2) Macrocosmic breath and Arm Swing: The macrocosmic orbit is the energy circuit that connects heaven and earth into our bodies. Make big arm circles in your bent knee stance. Exhale as your arms move down and forward making the largest circle you can without straining and then inhale as you raise your arms up the back side reaching up as high as you can extending the fingers throughout the full circular motion. Go slow enough that you can do a four-count breath with each exhale and inhale. Do ten big circles in each direction. Keep your hands shoulder width apart or wider in front and try to bring them closer together in the back. When you reverse direction also reverse the breath. Breathe in as you raise your arms to the front and exhale as you drop them in the back.

 3) Garuda Arm Swing: Garuda was Rama’s friend and steed in the myth Ramayana and was a great winged creature, very common in Thai symbology. Garuda is a protector and generally depicted with his great wings out stretched. This motion is a vigorous and powerful Kriya generating breath power (Wei Chi) while opening the microcosmic orbit channel, which travels through the heart out to the fingertips.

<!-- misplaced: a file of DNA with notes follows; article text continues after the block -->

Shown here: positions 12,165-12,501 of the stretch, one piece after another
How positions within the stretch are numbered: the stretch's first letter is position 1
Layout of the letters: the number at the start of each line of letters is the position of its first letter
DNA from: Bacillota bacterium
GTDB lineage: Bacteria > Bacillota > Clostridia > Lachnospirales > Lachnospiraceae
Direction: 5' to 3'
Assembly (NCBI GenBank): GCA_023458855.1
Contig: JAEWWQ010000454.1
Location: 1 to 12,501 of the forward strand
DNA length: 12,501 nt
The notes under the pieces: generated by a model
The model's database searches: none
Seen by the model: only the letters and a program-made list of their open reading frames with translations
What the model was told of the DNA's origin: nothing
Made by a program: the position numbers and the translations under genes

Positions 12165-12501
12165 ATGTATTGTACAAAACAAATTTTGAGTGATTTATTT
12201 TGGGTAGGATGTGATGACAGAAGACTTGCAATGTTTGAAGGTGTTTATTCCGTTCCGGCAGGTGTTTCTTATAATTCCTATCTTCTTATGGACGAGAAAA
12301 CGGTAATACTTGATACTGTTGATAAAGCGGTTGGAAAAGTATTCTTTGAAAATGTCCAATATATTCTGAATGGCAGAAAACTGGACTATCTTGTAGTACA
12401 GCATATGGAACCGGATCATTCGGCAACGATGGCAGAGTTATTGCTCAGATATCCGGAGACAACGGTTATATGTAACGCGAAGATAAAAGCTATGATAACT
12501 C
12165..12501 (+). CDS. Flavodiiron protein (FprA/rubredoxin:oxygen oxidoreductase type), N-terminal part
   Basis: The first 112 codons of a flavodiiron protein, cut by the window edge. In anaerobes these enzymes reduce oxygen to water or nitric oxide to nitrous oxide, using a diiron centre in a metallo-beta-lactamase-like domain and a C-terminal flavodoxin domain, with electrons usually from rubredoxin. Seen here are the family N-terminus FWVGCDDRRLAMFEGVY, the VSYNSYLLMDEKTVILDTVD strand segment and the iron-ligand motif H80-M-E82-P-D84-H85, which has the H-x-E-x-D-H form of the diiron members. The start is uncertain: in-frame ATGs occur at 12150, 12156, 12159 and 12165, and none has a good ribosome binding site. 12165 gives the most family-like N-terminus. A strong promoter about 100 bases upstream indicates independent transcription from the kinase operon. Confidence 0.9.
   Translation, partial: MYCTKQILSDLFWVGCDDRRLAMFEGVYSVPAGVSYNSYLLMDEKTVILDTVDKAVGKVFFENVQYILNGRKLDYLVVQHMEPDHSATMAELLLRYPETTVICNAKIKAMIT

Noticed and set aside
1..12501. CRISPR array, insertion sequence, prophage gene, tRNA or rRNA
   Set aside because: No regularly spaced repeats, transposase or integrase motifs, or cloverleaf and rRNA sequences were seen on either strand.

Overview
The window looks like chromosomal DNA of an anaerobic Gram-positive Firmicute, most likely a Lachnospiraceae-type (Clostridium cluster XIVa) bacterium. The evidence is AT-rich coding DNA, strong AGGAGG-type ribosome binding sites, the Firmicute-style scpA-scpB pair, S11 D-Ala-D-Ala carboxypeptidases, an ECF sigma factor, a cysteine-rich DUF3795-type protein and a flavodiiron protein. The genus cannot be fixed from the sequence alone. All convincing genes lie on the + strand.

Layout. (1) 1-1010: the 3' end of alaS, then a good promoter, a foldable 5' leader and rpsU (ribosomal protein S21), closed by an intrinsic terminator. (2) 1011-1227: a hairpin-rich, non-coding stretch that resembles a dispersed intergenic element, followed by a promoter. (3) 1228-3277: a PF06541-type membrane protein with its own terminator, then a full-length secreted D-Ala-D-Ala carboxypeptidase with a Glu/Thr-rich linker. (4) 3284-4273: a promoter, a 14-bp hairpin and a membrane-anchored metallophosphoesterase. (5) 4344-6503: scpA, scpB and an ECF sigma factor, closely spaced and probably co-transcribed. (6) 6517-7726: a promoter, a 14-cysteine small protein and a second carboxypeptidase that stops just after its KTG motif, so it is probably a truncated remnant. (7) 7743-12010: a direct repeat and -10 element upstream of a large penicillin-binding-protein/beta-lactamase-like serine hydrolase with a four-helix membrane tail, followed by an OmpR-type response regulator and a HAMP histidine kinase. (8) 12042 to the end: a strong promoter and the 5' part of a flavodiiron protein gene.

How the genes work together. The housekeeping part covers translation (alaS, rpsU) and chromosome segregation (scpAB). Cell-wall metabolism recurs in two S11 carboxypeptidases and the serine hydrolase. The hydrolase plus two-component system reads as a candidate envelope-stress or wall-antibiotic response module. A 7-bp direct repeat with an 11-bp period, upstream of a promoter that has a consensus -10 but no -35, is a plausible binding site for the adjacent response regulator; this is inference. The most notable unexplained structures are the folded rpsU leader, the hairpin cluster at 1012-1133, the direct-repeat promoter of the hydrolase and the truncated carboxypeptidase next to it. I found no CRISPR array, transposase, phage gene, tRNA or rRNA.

Start with the arms crossed left over right and swing out and away keeping the height of the arms up at least at shoulder height (higher is better). Swing out, keeping the hands open and fingers extended. When you reach the end of the motion and feel the springing tension in the arms and shoulders then bring the arms back together, however this time bring them into position right arm over left. Repeat with a big breath, inhale as you swing out and exhale vigorously as the arms come back together. Repeat at least ten times. Keep your intensity modest until your arms and shoulders warm up properly.

Assume the Chi Stance with the heels out and the toes in. The knees bent inward till they lock to provide a stable base for the hand yoga sequence.

4) Reishi Hand Positions 1- 4

A) Inward Wrist Lock (Flexion/Lateral Rotation)

B) Elbow Squeeze (Adduction of Shoulder and Wrist Flexion)

C) Outward Wrist Lock (Shoulder Adduction, Forearm Pronation, Wrist Flexion and Medial Rotation)

D) Tan Sau/ Palm Up Fold Down (Shoulder Adduction and Wrist Extension)

 5) Extended Finger Circles 5 times each way